FULLSPECTRUM Catches all the sun’s rays


Solar cells with the highest energy efficiency in Europe have been developed by the scientists of the FULLSPECTRUM (‘A new PV wave making more efficient use of the solar spectrum’) project. The cells are now being tested on an industrial scale in large pilot plants, paving the way for cheaper solar power in Europe and elsewhere.

FULLSPECTRUM brings together 19 partners from academia and industry from 7 EU Member States, as well as Russia and Switzerland. The project’s objective is to develop solar cells which can convert all of the sun’s rays into clean electricity.

Clean power for a clean planet

The burning of fossil fuels pumps large quantities of carbon dioxide into the atmosphere, contributing to the greenhouse effect. At the same time, rising energy prices and concerns about security of supply mean EU countries are increasingly reluctant to rely on imported energy sources.


With this in mind, the EU has set itself the goal of producing 20 per cent of its energy from renewable sources such as the sun, wind, waves and hydropower by 2020. Today, renewables account for just 8.5 per cent of our energy. Needless to say, solar power has an important role to play in helping Europe to achieve its renewable energy goals. However, electricity produced by photovoltaic cells is still considerably more expensive than electricity produced by more conventional methods.

One of the reasons for this is the low conversion rate of today’s photovoltaic cells; the most efficient are only able to convert 24 per cent of the sun’s energy into electricity, and most commercial solar panels are even less efficient, converting just 17 per cent. The problem with these conventional cells is that they only convert a narrow portion of the sun’s spectral range into energy. FULLSPECTRUM is developing cells which are able to capture and exploit the entire solar spectrum. The project has already created cells with an efficiency of 37.6 per cent.

An introduction to photovoltaics

Conventional photovoltaic (PV) panels consist of many individual ‘cells’ made of semiconductor materials such as silicon. When photons of light collide with a PV cell, their energy is transferred to the electrons in the atoms of the cell. This energy enables the electrons to break free from their atoms and be captured to form an electric current.

So why do today’s PV cells only capture a small portion of the sun’s energy? The answer involves a phenomenon called the band gap. The band gap is the minimum amount of energy required to free an electron from its atom. Different materials have different band gaps. In the case of a silicon PV cell, for example, photons with less energy than silicon’s band gap are simply not absorbed. On the other hand, the excess energy of photons whose energy is higher than the band gap is effectively wasted.

Breaking the efficiency barrier: a European record!

FULLSPECTRUM’s innovation is the creation of a multijunction solar cell that makes better use of the entire solar spectrum. The technology uses solar cells made of different materials (including gallium, phosphorus, indium and germanium) with different band gaps stacked on top of each other. Any photons which are not absorbed by the cells at the top of the stack are absorbed by the cells beneath.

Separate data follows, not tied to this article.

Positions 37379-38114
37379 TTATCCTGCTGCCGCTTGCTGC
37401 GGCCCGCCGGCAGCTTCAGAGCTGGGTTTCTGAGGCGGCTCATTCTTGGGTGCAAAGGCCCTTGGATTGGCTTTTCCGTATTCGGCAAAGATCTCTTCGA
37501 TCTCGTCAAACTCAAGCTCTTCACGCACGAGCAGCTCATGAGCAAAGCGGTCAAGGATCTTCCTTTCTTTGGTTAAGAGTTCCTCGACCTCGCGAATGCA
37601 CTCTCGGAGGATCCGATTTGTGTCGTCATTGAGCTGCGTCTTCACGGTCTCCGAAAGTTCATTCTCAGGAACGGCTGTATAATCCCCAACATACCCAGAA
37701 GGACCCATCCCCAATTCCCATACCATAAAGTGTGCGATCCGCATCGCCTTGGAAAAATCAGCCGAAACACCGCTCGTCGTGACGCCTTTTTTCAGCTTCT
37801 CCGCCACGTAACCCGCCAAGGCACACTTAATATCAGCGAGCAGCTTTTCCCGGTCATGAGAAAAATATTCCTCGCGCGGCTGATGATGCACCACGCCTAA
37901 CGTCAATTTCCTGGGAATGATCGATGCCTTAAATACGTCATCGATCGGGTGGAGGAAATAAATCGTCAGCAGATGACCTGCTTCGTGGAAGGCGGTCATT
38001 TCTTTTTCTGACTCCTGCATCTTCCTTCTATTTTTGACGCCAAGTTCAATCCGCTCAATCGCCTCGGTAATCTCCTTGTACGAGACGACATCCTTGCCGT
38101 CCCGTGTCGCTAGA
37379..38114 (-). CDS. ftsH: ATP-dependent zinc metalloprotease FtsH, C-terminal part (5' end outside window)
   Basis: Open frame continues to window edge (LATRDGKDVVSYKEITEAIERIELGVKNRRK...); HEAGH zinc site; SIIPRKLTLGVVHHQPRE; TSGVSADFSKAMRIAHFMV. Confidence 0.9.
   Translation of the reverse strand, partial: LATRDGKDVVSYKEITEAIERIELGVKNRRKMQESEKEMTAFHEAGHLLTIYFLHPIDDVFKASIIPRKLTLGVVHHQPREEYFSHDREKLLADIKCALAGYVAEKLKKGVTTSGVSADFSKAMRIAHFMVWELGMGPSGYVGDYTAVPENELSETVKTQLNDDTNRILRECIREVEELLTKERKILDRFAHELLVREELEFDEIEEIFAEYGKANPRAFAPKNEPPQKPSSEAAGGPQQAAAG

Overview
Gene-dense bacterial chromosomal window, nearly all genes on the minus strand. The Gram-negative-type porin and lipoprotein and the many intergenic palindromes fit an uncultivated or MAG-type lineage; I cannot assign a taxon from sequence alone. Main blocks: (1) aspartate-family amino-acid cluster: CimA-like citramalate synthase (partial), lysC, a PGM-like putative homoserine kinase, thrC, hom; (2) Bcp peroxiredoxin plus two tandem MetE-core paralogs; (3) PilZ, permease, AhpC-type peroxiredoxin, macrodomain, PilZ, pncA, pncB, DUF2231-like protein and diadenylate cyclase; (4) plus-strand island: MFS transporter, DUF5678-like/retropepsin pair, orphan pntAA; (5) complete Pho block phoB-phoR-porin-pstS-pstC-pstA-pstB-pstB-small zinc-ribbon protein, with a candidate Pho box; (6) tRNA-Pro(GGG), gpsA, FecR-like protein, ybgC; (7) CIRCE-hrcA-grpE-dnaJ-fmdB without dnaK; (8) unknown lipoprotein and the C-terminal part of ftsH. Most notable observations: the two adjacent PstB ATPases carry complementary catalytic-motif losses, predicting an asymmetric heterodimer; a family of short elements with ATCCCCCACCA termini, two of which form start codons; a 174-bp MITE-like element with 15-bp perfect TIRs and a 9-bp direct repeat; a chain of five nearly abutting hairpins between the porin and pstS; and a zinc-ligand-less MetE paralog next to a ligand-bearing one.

Tests have shown that these cells can convert as much of 37.6 per cent of the sun’s energy into electricity, a European record. These cells are very expensive. However, their costs can be considerably reduced by arranging them in special panels which include lenses that focus a large amount of solar energy onto the cells.

Because the cells are much more efficient, fewer PV panels are required to achieve the same power output, giving them a major advantage over conventional silicon cells. Furthermore, the project partners believe that with further research and development, conversion efficiencies of 50 per cent could be achieved. Given the limitations of silicon cells, the project partners predict that their multijunction cells will eventually come to dominate the market.

The technology is now being tested on the industrial scale at the recently opened Institute of Concentration Photovoltaic Systems (ISFOC) in Castilla La Mancha, Spain. Some industrial FULLSPECTRUM partners, have installations at the institute. With these demonstration plants, the project partners aim to provide industry with valuable information on the reliability, suitability and efficiency of the new PV concentrator technology.

In another FULLSPECTRUM achievement, the project partners provided the first ever evidence of the intermediate band effect. This refers to the absorption of photons at three different energy levels, corresponding to three different band gaps. In practical terms, this enables the system to capture low energy photons that would other wise pass through a conventional solar cell and be lost.

In the long term, intermediate band cells might substitute the complex high efficiency multijunction cells used today. This achievement has raised much attention all over the world and dozens of laboratories are now working on it.

Looking forward to a sunny future

The project’s success in advancing new concepts in photovoltaics has not gone unnoticed; and research programmes in countries as far afield as the US and Japan have been inspired at least in part by FULLSPECTRUM. The project’s coordinator, Antonio Luque of the Institute of Solar Energy at the Universidad Politécnica de Madrid in Spain, is optimistic about the project’s legacy.

‘These results are making an important contribution to significantly increasing the conversion efficiency of solar cells, which is the main route to cost reduction of solar electricity in the long term,’ he states. ‘Cost competitive photovoltaics will open the door to large-scale deployment, thus empowering Europe to produce green electricity and reduce the dependence of the EU on energy imports.’